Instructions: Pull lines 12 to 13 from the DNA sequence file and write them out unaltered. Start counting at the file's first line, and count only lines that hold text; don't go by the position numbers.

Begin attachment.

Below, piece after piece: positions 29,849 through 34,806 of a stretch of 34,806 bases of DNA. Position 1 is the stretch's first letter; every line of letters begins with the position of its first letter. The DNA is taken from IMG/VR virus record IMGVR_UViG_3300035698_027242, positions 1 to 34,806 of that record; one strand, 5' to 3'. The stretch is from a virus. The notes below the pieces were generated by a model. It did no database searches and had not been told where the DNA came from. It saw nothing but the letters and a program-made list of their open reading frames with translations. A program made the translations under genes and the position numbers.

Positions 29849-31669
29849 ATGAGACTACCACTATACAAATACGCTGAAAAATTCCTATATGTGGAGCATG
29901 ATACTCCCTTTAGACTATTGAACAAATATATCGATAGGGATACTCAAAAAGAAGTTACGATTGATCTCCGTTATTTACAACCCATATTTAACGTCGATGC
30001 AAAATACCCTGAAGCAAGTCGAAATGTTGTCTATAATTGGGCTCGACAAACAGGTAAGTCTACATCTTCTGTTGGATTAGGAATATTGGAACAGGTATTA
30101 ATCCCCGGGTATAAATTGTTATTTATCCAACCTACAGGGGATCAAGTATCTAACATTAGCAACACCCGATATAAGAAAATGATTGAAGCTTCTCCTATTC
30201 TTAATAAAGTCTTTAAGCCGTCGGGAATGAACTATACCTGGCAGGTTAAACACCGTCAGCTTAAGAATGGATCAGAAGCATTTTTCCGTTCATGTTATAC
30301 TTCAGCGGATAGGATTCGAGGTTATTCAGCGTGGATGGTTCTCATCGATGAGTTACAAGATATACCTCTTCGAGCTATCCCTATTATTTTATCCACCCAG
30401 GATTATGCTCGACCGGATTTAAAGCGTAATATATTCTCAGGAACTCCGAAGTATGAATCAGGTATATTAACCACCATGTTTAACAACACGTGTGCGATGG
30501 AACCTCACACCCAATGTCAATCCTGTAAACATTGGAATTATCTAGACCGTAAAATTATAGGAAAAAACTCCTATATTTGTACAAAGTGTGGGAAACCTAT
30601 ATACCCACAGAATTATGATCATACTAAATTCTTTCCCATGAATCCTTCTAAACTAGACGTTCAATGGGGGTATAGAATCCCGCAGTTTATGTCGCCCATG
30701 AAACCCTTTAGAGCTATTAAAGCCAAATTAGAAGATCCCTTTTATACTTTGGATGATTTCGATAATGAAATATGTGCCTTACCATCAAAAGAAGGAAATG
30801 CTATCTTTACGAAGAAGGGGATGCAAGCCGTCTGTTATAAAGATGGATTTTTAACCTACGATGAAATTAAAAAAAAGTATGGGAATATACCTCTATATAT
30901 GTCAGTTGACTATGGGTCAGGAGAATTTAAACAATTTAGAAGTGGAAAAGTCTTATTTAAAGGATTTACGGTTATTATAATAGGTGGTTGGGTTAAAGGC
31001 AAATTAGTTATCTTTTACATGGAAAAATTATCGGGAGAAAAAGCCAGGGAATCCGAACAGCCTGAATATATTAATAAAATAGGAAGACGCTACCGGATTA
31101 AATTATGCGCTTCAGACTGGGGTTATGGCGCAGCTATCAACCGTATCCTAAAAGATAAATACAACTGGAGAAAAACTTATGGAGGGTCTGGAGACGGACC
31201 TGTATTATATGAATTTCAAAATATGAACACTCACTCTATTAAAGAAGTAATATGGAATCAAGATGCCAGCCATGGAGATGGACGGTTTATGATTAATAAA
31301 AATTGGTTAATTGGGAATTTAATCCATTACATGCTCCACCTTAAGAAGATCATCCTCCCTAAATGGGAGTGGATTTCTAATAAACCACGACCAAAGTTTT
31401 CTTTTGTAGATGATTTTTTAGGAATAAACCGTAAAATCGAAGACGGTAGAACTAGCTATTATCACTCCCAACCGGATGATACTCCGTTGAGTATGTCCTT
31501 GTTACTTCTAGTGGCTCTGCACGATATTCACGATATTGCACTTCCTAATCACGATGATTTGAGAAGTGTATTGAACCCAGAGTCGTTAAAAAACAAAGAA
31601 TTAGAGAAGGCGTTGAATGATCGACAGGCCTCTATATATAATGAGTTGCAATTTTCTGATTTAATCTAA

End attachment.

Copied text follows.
30701 AAACCCTTTAGAGCTATTAAAGCCAAATTAGAAGATCCCTTTTATACTTTGGATGATTTCGATAATGAAATATGTGCCTTACCATCAAAAGAAGGAAATG
30801 CTATCTTTACGAAGAAGGGGATGCAAGCCGTCTGTTATAAAGATGGATTTTTAACCTACGATGAAATTAAAAAAAAGTATGGGAATATACCTCTATATAT